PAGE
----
Wednesday 8 October 2008 by Alexandra Orr. No comments
Collection, News, Personal Stories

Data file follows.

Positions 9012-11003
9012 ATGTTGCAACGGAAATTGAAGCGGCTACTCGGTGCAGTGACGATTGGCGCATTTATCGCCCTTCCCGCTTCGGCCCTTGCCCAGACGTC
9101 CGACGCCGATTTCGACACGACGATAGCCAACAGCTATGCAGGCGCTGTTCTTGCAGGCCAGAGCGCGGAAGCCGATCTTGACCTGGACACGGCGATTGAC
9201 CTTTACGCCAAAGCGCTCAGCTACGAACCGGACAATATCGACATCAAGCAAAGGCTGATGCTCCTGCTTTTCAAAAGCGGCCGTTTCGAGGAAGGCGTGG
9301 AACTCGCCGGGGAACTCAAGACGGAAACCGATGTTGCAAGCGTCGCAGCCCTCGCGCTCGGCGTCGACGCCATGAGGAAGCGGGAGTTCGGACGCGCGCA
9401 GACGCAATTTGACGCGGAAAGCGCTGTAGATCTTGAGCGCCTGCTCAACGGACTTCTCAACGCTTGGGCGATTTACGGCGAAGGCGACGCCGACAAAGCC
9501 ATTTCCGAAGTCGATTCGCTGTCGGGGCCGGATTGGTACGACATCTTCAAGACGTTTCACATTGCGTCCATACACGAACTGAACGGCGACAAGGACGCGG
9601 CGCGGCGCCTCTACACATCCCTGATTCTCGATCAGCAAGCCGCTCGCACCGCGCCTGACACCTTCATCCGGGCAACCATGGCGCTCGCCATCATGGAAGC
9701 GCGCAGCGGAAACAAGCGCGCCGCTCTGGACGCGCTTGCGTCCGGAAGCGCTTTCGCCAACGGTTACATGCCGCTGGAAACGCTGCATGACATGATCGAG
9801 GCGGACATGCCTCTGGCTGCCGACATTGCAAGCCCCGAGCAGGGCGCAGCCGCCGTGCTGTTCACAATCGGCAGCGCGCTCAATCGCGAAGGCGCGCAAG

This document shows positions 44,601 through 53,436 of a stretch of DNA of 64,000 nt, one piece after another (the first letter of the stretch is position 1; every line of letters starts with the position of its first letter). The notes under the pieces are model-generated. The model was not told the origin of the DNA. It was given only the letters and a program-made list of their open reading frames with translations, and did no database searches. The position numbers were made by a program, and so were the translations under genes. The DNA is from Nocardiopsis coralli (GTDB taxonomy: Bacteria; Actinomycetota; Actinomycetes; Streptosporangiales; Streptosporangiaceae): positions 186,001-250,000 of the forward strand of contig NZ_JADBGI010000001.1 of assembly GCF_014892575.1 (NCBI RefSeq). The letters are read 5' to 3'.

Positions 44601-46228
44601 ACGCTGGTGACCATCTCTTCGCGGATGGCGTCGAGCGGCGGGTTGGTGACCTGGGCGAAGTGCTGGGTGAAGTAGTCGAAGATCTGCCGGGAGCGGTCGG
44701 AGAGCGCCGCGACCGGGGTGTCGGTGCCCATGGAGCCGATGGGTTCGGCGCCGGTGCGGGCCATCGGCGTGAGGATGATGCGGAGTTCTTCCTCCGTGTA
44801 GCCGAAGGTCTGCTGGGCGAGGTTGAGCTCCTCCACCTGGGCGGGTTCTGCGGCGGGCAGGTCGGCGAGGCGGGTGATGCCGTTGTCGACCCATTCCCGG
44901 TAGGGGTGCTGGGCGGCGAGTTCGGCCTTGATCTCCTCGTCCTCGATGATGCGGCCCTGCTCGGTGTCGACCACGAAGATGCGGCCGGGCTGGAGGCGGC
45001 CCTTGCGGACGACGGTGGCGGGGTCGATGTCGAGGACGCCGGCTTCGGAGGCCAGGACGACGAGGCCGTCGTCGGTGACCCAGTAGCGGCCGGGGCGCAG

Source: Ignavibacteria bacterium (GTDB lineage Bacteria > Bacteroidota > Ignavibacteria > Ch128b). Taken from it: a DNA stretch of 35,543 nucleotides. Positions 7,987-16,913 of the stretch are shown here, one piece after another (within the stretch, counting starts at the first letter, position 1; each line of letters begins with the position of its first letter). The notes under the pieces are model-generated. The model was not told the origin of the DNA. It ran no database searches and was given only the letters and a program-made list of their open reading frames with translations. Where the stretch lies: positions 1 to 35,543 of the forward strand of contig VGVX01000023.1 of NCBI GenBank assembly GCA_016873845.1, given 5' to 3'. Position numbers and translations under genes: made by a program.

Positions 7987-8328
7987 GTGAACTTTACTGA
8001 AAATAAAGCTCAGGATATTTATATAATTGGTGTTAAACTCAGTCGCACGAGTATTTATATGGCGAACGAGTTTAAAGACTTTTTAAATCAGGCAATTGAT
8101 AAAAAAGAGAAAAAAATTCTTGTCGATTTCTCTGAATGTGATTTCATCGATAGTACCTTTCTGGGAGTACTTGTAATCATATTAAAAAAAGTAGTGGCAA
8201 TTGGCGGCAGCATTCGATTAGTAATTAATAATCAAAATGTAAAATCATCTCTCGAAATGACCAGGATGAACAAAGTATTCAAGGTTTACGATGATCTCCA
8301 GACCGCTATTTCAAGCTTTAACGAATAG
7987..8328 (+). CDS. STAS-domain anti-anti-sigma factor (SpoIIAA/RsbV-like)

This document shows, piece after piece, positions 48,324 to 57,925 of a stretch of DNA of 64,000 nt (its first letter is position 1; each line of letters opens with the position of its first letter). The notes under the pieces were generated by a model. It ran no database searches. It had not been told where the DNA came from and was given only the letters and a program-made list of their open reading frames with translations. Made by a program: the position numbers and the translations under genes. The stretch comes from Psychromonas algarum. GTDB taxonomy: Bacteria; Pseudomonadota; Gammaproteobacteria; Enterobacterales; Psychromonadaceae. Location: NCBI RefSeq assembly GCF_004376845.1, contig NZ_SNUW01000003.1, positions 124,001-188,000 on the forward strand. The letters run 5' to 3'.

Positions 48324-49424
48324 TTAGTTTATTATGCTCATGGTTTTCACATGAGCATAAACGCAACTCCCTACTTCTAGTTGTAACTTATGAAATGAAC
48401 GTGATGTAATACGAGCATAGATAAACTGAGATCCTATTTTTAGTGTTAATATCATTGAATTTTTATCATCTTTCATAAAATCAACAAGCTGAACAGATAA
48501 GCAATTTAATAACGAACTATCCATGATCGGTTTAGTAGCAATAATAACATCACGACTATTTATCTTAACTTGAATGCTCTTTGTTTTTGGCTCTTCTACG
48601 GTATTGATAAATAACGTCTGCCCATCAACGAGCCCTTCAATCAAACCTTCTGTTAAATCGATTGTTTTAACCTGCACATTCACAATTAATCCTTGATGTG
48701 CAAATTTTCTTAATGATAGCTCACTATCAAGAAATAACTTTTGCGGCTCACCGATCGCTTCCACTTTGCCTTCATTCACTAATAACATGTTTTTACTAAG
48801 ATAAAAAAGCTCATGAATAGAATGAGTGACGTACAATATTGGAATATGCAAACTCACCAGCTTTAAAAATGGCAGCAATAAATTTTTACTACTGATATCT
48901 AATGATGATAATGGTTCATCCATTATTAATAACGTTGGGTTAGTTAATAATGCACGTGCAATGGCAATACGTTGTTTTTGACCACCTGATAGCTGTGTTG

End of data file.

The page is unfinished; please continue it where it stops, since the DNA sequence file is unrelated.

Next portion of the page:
When soldiers had an opportunity to become tourists, they often collected souvenirs to remember their experience of service, and to provide those back home with some indication of what they had seen, as the Australian War Memorial's extensive Postcard and Souvenirs collections attest to. However, one popular method of souveniring was pressing flowers. As many would never have had the opportunity to travel to far away places before enlisting, nor would do so after their return, flowers were a unique reminder of the geographical location they had visited, and were also a reminder of the beauty of the landscape in contrast to the destructive impact of war. It was a cheap and easy alternative to purchasing souvenir booklets and large amounts of postcards! The Memorial has a small collection of pressed flowers spanning both World Wars. Recently, the Memorial acquired a small autograph book which holds a collection of pressed flowers from places around the world visited by Sergeant George Cadd (service no. 2134) during his service in the First World War (RC06416). There are samples of flowers and leaves from England, Egypt and France, including the Somme, but the book also includes ticket souvenirs and currency from his travels. Fortunately for us, he was careful to annotate almost every entry with a place of origin and the date at which he obtained them. The Memorial's Greeting Card Collection also includes cards sent home which were decorated with pressed flowers. One such example is a small greeting card from Cape Town during the First World War, which includes a leaf which has been painted to illustrate a coastal scene with ships (RC07122). The Memorial also holds several booklets with wooden covers, commercially made, from both world wars which combine samples of flowers with postcards. The covers are made of olive-wood and come in a variety of designs. Inside, the flowers can be arranged in quite intricate designs. These were picked up by soldiers while in the Holy Land and were quite popular among tourists. A nice example is found in the Memorial's Souvenir Booklets collection (RC00091), in which there are several diverse examples of flora from Jerusalem during the Second World War. The flowers are in amazingly good condition for their age and have fortunately retained much of their colour. Some fantastically creative designs may be found in these booklets, and their popularity is demonstrated in the many examples housed within the Memorial's collection. As Canberra celebrates the beauty of flowers with Floriade, there has never been a better time to consider the remarkable examples of pressed flowers held in the collections at the Australian War Memorial.